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Popol Vuh
Lives of the K'iche People

Popol Vuh
  • Mesoweb Publications on the Text and Ico... (by )
  • The myths of Mexico and Peru (by )
  • A Primer of Mayan Hieroglyphics (by )
  • Popol vuh. Le livre sacré et les mythes... (by )
  • Sacred Mysteries Among the Mayas and the... (by )
  • The Popol Vuh, the Mythic and Heroic Sag... (by )
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"This is the Account, here it is: Now it still ripples, now it still murmurs, ripples, it still sighs, still hums, and it is empty under the sky...There is not yet one person, one animal, bird, fish, crab, tree, rock, hollow, canyon, meadow, forest. Only the sky alone is there..." (Popol Vuh, Book I)

The Popol Vuh is the most important literary document of knowledge about ancient Mayan traditions, beliefs, and stories, and, in particular, the lives of the K'iche people, ancient Mayans who lived in current day Guatemala.

An unknown author is thought to have written the Popol Vuh from gathered oral traditions and primary sources no longer extant in the 16th century. Most corroborative sources would have been destroyed or are otherwise unaccounted for due to the Spanish conquistadors pillaging of Mayan documents. 

Initially released as an unbroken narrative, European translations broke it down into four sections.

In Book I, the gods endeavor to create a world and all living things besides humans. Then they realize that they need a steward for the lands and animals, and for someone to worship them, so they create humankind from wood. Without a heart, the gods realize the people are horrible stewards that must be destroyed.

"...by the will of Hurakan, the Heart of Heaven, the waters were swollen, And a great flood came upon the mannikins of wood. They were drowned and a thick resin fell from heaven. The bird Xecotcovach tore out their eyes; the bird Camulotz cut off their heads; the bird Cotzbalam devoured their flesh." (Popol Vuh: The Mythic and Heroic Saga of the K’iches of Central America p. 10) 
The gods continue to abuse the humans, and all sorts of animals and even household items join in to destroy and insult the humans for taking such poor care of the world. "And the cups and dishes said, 'Pain and misery you gave us, smoking our tops and sides, cooking us over the fire, burning and hurting us as if we had no feeling. Now it is your turn, and you shall burn.'" (Popol Vuh: The Mythic and Heroic Saga of the K’iches of Central America p. 11)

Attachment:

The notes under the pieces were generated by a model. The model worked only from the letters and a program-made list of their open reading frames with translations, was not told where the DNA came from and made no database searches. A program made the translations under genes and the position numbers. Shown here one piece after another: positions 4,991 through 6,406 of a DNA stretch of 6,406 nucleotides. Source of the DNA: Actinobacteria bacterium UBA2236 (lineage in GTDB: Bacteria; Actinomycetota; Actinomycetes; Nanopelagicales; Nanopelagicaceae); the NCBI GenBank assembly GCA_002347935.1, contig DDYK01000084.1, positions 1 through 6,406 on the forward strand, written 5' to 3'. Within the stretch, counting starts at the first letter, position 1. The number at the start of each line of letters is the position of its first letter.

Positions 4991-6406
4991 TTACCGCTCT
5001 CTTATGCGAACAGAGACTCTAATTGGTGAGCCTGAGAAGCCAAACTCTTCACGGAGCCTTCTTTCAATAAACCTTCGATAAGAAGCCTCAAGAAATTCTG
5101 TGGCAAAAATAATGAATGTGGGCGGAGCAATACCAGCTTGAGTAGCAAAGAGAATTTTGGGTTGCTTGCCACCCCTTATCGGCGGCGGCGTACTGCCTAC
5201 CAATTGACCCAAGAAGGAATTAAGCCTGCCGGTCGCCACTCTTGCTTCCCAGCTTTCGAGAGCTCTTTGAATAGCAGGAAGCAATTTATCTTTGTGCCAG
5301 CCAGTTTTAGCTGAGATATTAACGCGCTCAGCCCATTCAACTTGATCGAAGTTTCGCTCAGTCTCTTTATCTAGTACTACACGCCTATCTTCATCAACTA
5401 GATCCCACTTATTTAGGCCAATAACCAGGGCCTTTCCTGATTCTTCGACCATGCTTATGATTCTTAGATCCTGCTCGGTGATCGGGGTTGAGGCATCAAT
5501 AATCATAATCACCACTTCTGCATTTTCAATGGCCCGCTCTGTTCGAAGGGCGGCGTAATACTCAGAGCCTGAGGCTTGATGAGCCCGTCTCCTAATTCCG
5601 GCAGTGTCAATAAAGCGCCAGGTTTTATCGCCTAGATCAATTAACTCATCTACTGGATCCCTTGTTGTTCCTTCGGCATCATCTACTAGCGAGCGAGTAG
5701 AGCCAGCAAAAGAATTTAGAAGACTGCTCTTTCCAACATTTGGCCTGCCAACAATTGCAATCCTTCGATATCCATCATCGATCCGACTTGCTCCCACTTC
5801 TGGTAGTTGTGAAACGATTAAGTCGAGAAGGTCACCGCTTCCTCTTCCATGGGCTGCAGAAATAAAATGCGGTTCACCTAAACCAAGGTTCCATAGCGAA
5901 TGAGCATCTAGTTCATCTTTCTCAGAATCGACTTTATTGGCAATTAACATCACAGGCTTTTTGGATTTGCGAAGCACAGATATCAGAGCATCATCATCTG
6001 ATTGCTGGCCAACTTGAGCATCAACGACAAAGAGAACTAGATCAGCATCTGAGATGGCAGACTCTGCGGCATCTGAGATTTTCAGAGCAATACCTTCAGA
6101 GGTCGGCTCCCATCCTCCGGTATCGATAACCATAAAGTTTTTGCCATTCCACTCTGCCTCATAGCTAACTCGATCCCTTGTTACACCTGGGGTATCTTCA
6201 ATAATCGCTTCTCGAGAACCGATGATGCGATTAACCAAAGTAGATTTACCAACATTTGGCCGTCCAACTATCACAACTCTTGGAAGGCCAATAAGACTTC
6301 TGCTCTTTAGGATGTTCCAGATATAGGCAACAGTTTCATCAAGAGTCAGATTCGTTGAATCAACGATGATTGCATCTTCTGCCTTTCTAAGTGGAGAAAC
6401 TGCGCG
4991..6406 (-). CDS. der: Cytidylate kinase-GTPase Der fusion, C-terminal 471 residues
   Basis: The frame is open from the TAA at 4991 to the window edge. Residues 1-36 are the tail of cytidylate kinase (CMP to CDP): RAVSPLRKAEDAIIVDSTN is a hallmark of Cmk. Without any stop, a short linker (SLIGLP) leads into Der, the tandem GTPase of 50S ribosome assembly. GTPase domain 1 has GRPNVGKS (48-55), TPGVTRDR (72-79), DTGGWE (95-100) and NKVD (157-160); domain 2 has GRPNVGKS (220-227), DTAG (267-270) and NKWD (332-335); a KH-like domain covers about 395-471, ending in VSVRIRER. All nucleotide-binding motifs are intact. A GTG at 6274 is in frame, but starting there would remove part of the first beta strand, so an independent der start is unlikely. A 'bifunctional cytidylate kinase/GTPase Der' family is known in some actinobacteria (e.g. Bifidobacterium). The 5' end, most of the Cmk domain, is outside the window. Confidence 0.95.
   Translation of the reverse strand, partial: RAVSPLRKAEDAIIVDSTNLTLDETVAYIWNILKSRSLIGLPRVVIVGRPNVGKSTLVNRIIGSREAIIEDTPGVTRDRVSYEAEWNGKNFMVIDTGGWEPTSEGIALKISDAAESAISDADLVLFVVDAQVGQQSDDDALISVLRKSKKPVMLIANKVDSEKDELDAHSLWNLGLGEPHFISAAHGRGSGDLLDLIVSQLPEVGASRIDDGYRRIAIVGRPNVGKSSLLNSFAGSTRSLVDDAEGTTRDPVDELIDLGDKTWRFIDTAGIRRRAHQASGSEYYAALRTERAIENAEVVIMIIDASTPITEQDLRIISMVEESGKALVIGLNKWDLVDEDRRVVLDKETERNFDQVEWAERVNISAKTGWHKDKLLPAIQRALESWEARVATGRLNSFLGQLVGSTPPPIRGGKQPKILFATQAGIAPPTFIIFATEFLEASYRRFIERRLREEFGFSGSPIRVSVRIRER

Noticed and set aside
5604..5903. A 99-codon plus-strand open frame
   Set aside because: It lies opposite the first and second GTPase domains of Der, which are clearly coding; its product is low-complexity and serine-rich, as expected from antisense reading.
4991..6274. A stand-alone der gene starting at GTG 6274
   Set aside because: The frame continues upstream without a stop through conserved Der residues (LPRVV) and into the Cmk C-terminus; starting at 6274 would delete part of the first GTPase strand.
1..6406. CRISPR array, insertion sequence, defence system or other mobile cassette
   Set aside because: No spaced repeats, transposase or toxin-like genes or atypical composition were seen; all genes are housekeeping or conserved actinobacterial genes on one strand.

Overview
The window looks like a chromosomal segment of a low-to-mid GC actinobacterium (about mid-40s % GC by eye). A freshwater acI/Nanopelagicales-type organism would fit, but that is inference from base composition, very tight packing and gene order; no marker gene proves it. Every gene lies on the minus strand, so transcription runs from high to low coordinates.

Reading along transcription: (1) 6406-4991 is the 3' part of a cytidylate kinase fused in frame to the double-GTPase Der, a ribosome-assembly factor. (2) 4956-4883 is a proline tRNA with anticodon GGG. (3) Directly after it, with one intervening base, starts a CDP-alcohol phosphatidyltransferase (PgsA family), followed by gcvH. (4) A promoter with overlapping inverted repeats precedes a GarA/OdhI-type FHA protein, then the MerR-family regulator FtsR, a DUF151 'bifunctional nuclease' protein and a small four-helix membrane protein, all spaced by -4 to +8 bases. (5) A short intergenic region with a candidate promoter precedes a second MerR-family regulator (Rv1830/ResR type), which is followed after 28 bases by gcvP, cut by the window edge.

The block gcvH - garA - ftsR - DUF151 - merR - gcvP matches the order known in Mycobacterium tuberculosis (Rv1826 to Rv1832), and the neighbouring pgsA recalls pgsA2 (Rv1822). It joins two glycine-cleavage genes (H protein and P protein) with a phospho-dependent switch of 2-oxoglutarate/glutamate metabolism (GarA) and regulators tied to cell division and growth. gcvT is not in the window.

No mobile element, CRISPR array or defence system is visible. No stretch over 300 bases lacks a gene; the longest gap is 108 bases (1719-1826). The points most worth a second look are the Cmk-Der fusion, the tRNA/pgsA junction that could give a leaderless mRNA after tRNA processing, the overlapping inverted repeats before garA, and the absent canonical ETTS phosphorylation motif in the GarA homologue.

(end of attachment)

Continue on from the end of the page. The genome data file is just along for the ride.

In Book II, after a particularly arrogant god called Seven Macaw ascends to power, the Hero Twins Hunahpu and Xbalanque set out to destroy him.

Book III tells the adventures of the father and uncle of the Hero Twins, and the origins of the Hero Twins themselves. They are tricked into a ball game with the Lords of Death and murdered.The father’s head is placed under a Caabash tree, it attracts the virgin princess Xquic (the Blood Moon Goddess), and impregnates her with spit. She flees, and the twins grow up to avenge their father in the same ball game that destroyed him. Afterwards, they ascend into the sky, becoming the sun and the moon.

Book IV sees the creation of successful humans from maize. The first men they create are almost as powerful and all knowing as the gods themselves, so the divine beings introduce mortality and obscure their sight. Women were then created, and together they are content with the world the gods have created for them. This leads into the genealogy of K'iche people.

For more reading on the Popol Vuh and the Mayan culture, read The Myths of Mexico and Peru by Lewis Spencer, A Primer of Mayan Hieroglyphics by Daniel G. Brinton, and Sacred Mysteries Among the Mayas and the Quiches by Augustus Le Plungeon.

By Thad Higa



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